As U.S. Infrastructure Crumbles, China Opens World's Longest High-Speed Rail Line


As Steve Benen at The Maddow Blog rightfully noted this Wednesday, as we're seeing U.S. infrastructure crumble due to Republican intransigence, China continues to leave us in the dust: Jobs and innovation, leaving the station:

There's no reason the United States can't once again lead the world in transportation innovation, except for the political opposition that forces us further behind countries like China.

China began service Wednesday morning on the world's longest high-speed rail line, covering a distance in eight hours that is about equal to that from New York to Key West, Florida, or from London across Europe to Belgrade.

Bullet trains traveling 300 kilometers an hour, or 186 miles an hour, began regular service between Beijing and Guangzhou, the main metropolis in southeastern China. Older trains still in service on a parallel rail line take 21 hours; Amtrak trains from New York to Miami, a shorter distance, still take nearly 30 hours.

Completion of the Beijing-Guangzhou route is the latest sign that China has resumed rapid construction on one of the world's largest and most ambitious infrastructure projects, a network of four north-south routes and four east-west routes that span the country.

Keep in mind, this isn't just about bragging rights. China has invested heavily in transportation infrastructure, including this remarkable network of high-speed trains, and the result has greatly benefited the nation's economy and created "as many as 100,000" jobs.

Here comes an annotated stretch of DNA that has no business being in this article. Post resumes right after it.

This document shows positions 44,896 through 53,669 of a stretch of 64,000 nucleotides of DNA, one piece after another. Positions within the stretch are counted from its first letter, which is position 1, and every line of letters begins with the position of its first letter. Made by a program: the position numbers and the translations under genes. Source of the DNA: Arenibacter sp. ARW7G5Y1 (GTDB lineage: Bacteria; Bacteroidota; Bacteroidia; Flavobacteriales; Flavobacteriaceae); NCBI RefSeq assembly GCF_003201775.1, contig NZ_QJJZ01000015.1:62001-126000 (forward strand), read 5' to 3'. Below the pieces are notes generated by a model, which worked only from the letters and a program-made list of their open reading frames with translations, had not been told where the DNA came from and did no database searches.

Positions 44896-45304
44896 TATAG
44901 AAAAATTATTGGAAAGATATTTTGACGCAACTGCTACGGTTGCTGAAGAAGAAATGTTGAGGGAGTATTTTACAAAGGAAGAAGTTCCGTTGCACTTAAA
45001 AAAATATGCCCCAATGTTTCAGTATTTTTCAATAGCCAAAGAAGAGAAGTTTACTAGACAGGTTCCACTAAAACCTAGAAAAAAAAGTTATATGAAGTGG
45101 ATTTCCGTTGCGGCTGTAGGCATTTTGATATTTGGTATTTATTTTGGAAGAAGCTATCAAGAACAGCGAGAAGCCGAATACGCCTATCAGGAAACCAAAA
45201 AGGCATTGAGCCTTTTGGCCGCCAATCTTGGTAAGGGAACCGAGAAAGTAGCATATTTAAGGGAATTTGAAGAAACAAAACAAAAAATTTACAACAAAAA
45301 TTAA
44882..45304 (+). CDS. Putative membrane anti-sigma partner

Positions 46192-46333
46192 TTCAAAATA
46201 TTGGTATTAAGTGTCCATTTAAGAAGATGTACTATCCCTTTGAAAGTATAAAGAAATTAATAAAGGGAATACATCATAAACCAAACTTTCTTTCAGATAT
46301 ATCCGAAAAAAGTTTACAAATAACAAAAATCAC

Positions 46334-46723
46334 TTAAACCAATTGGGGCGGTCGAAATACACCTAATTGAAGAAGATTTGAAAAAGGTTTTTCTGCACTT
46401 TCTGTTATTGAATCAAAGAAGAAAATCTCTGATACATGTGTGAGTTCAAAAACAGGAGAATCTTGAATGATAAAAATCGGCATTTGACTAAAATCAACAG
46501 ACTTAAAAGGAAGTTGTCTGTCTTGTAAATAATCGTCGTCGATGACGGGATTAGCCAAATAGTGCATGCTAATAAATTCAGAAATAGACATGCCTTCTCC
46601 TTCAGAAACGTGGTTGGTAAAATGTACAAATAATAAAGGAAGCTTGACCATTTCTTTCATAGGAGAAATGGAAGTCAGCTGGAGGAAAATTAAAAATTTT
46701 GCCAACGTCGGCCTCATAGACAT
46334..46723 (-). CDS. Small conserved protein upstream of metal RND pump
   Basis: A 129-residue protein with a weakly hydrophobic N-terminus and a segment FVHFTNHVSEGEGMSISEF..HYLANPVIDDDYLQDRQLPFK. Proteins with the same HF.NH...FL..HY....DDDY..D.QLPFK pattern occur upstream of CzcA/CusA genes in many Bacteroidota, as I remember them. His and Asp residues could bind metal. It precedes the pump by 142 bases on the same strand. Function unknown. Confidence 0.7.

China has also, incidentally, helped integrate regional economies, linking cities and provinces in new and efficient ways, which in turn is expected to strengthen China's manufacturing and exporting centers.

And then there's the U.S., where the Obama administration has repeatedly argued that high-speed rail boosts economic development, creates jobs, fosters innovation, relieves crowded roads, and even reduces emissions, and where Republicans say investing in infrastructure costs money -- and spending is, you know, bad.

Remember, GOP opposition to similar projects is so strong that in some instances, we've seen Republican governors -- including Florida's Rick Scott and Wisconsin's Scott Walker -- turn down high-speed-rail funds from Washington, just on principle, regardless of the economic benefits to their state.

What's more, while our international rivals take the lead in transportation innovation -- it's easy to win a race when your competitor stops trying -- we're still struggling to address cracks in our outdated infrastructure. Read on...


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